Those plans were forcibly upended in January, when Roberts was suffocated and killed, his body left in a park in northwest Atlanta. His hands were bound when two children made the gruesome discovery on Jan. 27.
He was the 11th homicide victim in Atlanta of 2017.
“I think about it every day. I think about him every day, missing out of my life,” Bruner said.
Police have made no arrests in the case, but believe the suspect was someone Roberts knew.
Bruner described her son as “energetic,” “on-the-go,” “always moving.” He ran track in high school and was naturally built and athletic, something his siblings were always envious of.
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In his spare time, Roberts liked to write rap songs about his own life. He was also working on writing a book, a copy of which his mom still has at home.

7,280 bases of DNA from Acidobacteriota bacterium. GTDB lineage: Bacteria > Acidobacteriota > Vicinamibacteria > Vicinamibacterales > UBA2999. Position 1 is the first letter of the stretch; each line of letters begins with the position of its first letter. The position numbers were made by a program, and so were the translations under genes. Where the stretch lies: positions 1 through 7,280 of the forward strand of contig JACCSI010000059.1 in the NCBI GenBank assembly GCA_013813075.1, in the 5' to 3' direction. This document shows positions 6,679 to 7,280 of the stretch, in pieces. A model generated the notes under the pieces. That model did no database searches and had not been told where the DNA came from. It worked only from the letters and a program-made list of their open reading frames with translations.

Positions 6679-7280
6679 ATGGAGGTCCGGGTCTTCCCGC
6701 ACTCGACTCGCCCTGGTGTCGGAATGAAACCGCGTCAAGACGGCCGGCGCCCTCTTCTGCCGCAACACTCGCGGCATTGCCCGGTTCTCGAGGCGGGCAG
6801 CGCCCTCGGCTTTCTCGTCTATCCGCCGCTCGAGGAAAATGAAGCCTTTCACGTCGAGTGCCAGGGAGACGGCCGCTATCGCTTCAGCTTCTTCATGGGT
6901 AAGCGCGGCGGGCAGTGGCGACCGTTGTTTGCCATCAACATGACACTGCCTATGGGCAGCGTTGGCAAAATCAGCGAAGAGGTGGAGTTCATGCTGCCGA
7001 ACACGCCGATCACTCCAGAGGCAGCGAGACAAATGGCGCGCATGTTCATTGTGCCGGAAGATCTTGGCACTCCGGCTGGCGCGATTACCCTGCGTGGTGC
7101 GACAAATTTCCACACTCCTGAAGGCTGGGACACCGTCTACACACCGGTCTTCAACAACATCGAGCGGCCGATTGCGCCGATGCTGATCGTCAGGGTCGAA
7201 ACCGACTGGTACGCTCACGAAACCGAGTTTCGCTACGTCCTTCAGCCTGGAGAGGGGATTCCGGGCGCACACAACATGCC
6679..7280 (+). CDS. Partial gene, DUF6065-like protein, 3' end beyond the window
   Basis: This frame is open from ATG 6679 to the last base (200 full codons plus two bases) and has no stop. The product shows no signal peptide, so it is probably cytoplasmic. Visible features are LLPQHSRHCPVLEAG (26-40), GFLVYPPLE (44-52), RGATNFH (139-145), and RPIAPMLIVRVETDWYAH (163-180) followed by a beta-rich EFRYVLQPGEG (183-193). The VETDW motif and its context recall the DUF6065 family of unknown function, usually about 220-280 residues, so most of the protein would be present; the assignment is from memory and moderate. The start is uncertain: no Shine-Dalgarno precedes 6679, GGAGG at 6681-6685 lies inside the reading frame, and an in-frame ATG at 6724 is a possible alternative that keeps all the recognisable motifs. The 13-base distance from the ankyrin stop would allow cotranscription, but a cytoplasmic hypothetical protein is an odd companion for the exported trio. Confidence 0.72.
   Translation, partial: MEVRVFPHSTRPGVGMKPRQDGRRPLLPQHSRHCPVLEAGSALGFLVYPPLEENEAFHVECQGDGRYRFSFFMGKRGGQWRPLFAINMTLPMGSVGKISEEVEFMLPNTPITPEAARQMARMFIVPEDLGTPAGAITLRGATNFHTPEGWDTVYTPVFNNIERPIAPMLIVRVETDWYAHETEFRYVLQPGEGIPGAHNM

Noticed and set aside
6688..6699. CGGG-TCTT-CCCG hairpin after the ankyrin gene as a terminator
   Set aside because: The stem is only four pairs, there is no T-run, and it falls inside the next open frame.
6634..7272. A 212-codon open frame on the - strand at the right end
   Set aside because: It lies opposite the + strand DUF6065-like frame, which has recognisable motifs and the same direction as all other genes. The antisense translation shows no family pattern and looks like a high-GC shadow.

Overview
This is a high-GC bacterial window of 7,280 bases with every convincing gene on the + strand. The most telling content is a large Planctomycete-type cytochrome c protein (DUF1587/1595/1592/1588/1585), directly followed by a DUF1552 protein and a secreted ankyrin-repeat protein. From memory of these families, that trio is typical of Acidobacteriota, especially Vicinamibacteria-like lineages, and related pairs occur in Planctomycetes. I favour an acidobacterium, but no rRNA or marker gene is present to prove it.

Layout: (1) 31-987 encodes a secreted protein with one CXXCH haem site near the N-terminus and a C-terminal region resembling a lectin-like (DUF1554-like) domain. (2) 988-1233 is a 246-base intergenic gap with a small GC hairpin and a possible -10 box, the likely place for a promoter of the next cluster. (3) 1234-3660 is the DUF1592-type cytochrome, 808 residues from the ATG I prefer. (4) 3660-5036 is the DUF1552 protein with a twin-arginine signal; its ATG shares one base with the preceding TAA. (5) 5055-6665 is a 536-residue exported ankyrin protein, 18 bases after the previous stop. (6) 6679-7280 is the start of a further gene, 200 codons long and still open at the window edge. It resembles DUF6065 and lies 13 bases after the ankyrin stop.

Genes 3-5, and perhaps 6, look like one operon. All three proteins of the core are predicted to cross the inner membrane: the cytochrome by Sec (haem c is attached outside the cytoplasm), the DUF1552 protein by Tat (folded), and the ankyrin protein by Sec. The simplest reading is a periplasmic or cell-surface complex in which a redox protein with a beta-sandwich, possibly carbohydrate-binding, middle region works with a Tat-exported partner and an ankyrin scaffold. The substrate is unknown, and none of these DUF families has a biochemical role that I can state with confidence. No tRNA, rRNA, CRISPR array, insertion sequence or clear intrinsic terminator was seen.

She urged anyone with information about what happened to her son to contact Atlanta police or Crime Stoppers.
Violence, Bruner said, has become “out of control.” Just a week ago, the son of one of her friends was killed outside of a local convenience store.
“Violence can happen anywhere, it can happen to any family,” she said. “I just never thought that it would happen so close to home.”
‘Protector of all’
Otha Orr was not a conventional man and did not lead a conventional life.
He was a martial arts expert, served in a combat role in Vietnam and was a massive jazz and blues fan.
“Coltrane, Smokey Robinson, The Temptations,” his daughter, Stephanie Orr, said, listing off a few of the myriad artists he adored.
That’s why after he was gunned down in southwest Atlanta, the man’s funeral did not include a traditional eulogy by a pastor, but rather the sounds of the music he loved and fun stories told by close loved ones.